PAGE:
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Figure 2: Sonography image of endometrioma showing cyst with homogeneous low level internal echoes in 29-year-old woman.

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Figure 3 : Axial CT scan image showing mature cystic teratoma arising from left ovary with macroscopic fat and fluid.

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Figure 4: Axial and sagittal CT scan images showing large cystic lesion with thin septa arising from pelvic- serous cystadenoma.

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Table 9: Comparative values of USG and CT SCAN in ovarian lesions

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Table 10: Sensitivity and specificity of multidetector computed tomography in differentiating benign from malignant adnexal masses in different studies

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  Discussion Top


Ovarian cancer is one of the most common gynecological malignancies in India and worldwide.[5],[6] However, it has the highest mortality among all gynecologic malignancies. The major reason for the poor prognosis is that, at the time of diagnosis, approximately 75% of patients have diseases that are at an advanced stage.7 The early detection of ovarian carcinoma continues to be a formidable challenge and an elusive task. The risk of a woman developing ovarian cancer is 1 in 71.8 Adnexal masses can be benign or malignant and the benign masses greatly outnumber malignant ones.9 In our study 45% of patients had benign lesion and 55% had malignant lesion. This discrepancy was mainly due to selection bias. When an ovarian mass is detected, there are two major issues: to determine whether it is benign or malignant and then if it is malignant, to look for the extent of disease.[10],[11] Precise characterization of an adnexal lesion is important, Because of the obvious significant differences in prognoses between early and advanced cancers, early detection with accurate staging is of paramount importance.12 However, we understand that surgery has a role in definite diagnosis and the further characterization of masses.[15]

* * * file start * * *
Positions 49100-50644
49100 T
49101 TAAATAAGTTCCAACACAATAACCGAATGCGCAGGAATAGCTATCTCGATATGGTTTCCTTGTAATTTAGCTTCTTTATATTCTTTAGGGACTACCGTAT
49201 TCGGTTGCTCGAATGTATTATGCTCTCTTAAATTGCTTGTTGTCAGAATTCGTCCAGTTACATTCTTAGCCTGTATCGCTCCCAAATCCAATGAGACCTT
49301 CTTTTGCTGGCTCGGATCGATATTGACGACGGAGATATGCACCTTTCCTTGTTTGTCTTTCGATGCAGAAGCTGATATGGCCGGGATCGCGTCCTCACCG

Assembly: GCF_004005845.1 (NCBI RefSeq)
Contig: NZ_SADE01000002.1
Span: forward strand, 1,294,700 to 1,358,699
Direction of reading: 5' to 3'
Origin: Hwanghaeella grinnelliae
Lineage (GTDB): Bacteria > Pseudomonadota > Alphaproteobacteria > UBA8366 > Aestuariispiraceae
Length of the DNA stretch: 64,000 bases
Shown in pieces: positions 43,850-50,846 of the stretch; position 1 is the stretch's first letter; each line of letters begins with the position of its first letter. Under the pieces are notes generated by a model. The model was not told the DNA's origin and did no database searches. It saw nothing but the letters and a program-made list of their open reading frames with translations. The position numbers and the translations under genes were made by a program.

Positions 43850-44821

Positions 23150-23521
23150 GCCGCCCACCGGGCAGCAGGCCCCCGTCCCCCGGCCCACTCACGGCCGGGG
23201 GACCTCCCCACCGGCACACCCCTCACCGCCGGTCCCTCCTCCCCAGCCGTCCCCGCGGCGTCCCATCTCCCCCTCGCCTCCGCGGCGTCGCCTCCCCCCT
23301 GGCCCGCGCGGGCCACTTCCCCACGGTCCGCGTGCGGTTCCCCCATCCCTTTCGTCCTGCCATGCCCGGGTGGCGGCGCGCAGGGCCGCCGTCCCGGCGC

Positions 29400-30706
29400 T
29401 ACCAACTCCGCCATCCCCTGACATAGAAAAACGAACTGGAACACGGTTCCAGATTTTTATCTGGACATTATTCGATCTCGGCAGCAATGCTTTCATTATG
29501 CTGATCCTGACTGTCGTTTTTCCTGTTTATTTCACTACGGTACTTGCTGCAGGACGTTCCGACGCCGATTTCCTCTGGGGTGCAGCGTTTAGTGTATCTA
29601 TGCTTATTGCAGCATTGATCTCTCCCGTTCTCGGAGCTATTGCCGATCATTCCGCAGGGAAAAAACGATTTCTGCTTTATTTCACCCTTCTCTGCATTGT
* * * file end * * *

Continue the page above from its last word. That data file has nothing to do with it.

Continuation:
Conclusion Top


CT scan and sonography proved to be excellent noninvasive modalities to differentiate ovarian masses from benign and malignant lesions and both imaging techniques seemed to be comparable in differentiating malignant from benign ovarian tumors. CT scan was more sensitive than USG, but sonography is more specific than CT scan in diagnosis of malignant lesions. USG has high positive predictive value as compared to CT scan to diagnose malignant lesions.



 
  References Top

1.
Gupta N, Bisht D, Agarwal AK, Sharma VK. Retrospective and prospective study of ovarian tumours and tumour-like lesions. Indian journal of pathology & microbiology. 2007 Jul;50(3):525-7.  Back to cited text no. 1
    
2.
Prabhakar BR, Kalyani M. Ovarian tumors- prevalence in Punjab. Indian J. Pathol. Microbiol 1989; 32(4): 276-281.  Back to cited text no. 2
    
3.
Jagadeeshwari.N, Reddy R.S., Rao K.S. Incidence of ovarian tumors.J.Obstet.Gynec.India1971; 21: 727 - 732 .  Back to cited text no. 3
    
4.
Young RH, Scully RE. Differential diagnosis of ovarian tumors based primarily on their pattern and cell type. SeminDiagnPathol 2001; 18(3): 161 – 235.  Back to cited text no. 4
    
5.
Aziz Z, Sana S, Saeed S, Akram M. Institution based tumor registry from Punjab: five year data based analysis. J Pak Med Assoc. 2003;53:350–353.  Back to cited text no. 5
    
6.
Tanwani AK. Prevalence and patterns of ovarian lesions.Ann Pak Inst Med Sci. 2005;1:211–214.  Back to cited text no. 6
    
7.
Taylor KJ, Schwartz PE. Screening for early ovarian cancer. Radiology 1994;192(1):1–10.  Back to cited text no. 7
    
8.
Horner MJ, Ries LAG, Krapcho M, et al. SEER cancer statistics review, 1975–2006, National Cancer Institute. SEER Website. seer.cancer.gov/ csr/1975_2006. Based on November 2008 SEER data submission. Published May 29, 2009. Accessed December  Back to cited text no. 8
    
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Jeong YY, Outwater EK, Kang HK. Imaging evaluation of ovarian masses. Radiographics. 2000;20:1445–1470.  Back to cited text no. 9
    
10.
Woodward PJ, Hosseinzadeh K, Saenger JS. Radiologic staging of ovarian carcinoma with pathologic correlation. Radiographics. 2004;24:225–246.  Back to cited text no. 10
    
11.
Iyer VR, Lee SI. MRI, CT, and PET/CT for ovarian cancer detection and adnexal lesion characterization.AJR. 2010;194:311–321.  Back to cited text no. 11
    
12.
Jingzhe Liu, Yufeng Xub, Jichen Wang. USG, computed tomography and magnetic resonance imaging for diagnosis of ovarian carcinoma. European Journal of Radiology 62 (2007) 328–334.  Back to cited text no. 12
    
13.
Chen VW, Ruiz B, Killeen JL, Cote TR, WuXc Correa CN. Pathology and classification of Ovarian tumors. Cancer 2003; 97 (Suppl 10): 2631-2642.  Back to cited text no. 13
    
14.
Singh I, Pal GP. Human Embryology. 7th ed. New Delhi: Macmillan India Ltd, 2004.  Back to cited text no. 14
    
15.
Sadler T.W. Langman’s Medical Embryology 8th ed. Philadelphia: Lippincott Williams and Wilkins. 2000.  Back to cited text no. 15
    


    Figures

  [Figure 1], [Figure 2], [Figure 3], [Figure 4]
 
 
    Tables

  [Table 1], [Table 2], [Table 3], [Table 4], [Table 5], [Table 6], [Table 7], [Table 8], [Table 9], [Table 10]



 

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Abstract